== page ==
Just as “Yellowjackets” gradually builds its gripping mystery, Lynskey is an expert at subtly modulating her performance. She is like a volcano — a simmering rage beneath her smooth, deliberate surface just waiting to erupt. Much like Pauline, Shauna has a hidden dark side that clashes with her suburban life, a secret desire for sexual and violent transgressions. Shauna indulges in reckless behavior such as masturbating to a photo of her daughter’s boyfriend, getting drunk, and cheating on her husband. She can also bone a carcass with terrifying ease.
In “Heavenly Creatures,” the young Lynskey established that she could carry such roles. Pauline’s wildness unleashes a greater force, as if she were an animal locked in a cage that is finally set free. Pauline is another female character who opposes traditional femininity with her kinky humor when creating lecherous stories with Juliet about a sexual and violent royal family.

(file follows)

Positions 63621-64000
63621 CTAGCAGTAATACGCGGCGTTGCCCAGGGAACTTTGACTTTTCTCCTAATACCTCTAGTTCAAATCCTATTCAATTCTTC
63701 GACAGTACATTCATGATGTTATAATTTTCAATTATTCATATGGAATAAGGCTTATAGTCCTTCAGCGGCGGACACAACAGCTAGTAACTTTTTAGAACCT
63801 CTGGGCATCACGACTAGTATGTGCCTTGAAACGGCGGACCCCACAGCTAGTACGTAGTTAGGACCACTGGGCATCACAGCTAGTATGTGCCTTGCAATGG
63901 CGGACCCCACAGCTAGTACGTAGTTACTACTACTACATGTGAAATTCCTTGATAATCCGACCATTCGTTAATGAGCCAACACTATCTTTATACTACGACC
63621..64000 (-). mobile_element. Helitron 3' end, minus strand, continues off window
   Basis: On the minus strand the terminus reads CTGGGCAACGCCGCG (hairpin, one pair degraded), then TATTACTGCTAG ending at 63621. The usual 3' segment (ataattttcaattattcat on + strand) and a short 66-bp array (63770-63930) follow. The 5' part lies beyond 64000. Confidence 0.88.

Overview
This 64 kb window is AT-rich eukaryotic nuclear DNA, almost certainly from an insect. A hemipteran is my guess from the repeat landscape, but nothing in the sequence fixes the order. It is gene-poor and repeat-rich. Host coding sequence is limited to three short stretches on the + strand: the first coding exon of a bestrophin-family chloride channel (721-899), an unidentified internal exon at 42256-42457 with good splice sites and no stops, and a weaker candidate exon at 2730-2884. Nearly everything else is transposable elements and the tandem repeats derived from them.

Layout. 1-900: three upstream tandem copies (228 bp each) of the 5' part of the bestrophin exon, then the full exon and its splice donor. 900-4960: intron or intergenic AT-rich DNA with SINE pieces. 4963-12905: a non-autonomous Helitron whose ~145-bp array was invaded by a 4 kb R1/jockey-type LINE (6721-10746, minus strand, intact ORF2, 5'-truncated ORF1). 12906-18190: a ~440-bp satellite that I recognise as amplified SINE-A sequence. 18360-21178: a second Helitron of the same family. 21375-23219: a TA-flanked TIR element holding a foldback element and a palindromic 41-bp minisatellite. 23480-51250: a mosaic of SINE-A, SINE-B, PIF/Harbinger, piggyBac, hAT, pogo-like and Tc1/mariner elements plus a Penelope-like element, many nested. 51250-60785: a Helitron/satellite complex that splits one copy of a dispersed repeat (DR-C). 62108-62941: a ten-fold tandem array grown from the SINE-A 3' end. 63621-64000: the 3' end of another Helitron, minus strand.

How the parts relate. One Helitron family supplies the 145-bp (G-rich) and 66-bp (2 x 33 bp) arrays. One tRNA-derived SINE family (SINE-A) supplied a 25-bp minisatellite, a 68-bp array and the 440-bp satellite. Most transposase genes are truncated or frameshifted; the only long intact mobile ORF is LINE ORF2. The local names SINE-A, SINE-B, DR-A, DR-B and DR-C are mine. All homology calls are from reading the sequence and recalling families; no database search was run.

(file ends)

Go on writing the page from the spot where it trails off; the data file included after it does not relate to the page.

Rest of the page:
Lynskey solidifies how well she can can create vicious characters, plainly spitting out wicked lines such as “I am writing a little of this up on the morning before the death [of her mother]. I felt very excited and the night-before-Christmas-ish last night.” Her phony sweetness when she offers her mother a pastry at tea time, knowing this will be her last meal, is unsettling. It comes from the same dark place as her sharp delivery of “I don’t even like my daughter” during a brunch scene in “Yellowjackets.”